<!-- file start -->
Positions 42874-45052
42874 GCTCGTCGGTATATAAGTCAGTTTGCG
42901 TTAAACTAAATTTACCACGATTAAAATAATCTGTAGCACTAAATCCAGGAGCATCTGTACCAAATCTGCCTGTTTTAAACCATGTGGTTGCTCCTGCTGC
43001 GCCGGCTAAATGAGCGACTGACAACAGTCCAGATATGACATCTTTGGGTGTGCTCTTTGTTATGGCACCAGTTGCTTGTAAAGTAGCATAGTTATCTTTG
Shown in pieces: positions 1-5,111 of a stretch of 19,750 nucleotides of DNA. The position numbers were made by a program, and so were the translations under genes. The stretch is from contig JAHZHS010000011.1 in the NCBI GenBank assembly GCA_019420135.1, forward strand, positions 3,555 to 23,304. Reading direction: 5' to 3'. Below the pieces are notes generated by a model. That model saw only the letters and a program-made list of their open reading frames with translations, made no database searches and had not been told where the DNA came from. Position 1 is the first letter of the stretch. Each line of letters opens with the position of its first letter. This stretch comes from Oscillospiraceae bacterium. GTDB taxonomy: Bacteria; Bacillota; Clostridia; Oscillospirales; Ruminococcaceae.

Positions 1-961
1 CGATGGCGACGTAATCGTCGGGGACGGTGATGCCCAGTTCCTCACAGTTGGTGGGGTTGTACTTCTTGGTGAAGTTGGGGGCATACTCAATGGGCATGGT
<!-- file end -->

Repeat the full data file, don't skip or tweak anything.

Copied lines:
Positions 42874-45052
42874 GCTCGTCGGTATATAAGTCAGTTTGCG
42901 TTAAACTAAATTTACCACGATTAAAATAATCTGTAGCACTAAATCCAGGAGCATCTGTACCAAATCTGCCTGTTTTAAACCATGTGGTTGCTCCTGCTGC
43001 GCCGGCTAAATGAGCGACTGACAACAGTCCAGATATGACATCTTTGGGTGTGCTCTTTGTTATGGCACCAGTTGCTTGTAAAGTAGCATAGTTATCTTTG
Shown in pieces: positions 1-5,111 of a stretch of 19,750 nucleotides of DNA. The position numbers were made by a program, and so were the translations under genes. The stretch is from contig JAHZHS010000011.1 in the NCBI GenBank assembly GCA_019420135.1, forward strand, positions 3,555 to 23,304. Reading direction: 5' to 3'. Below the pieces are notes generated by a model. That model saw only the letters and a program-made list of their open reading frames with translations, made no database searches and had not been told where the DNA came from. Position 1 is the first letter of the stretch. Each line of letters opens with the position of its first letter. This stretch comes from Oscillospiraceae bacterium. GTDB taxonomy: Bacteria; Bacillota; Clostridia; Oscillospirales; Ruminococcaceae.

Positions 1-961
1 CGATGGCGACGTAATCGTCGGGGACGGTGATGCCCAGTTCCTCACAGTTGGTGGGGTTGTACTTCTTGGTGAAGTTGGGGGCATACTCAATGGGCATGGT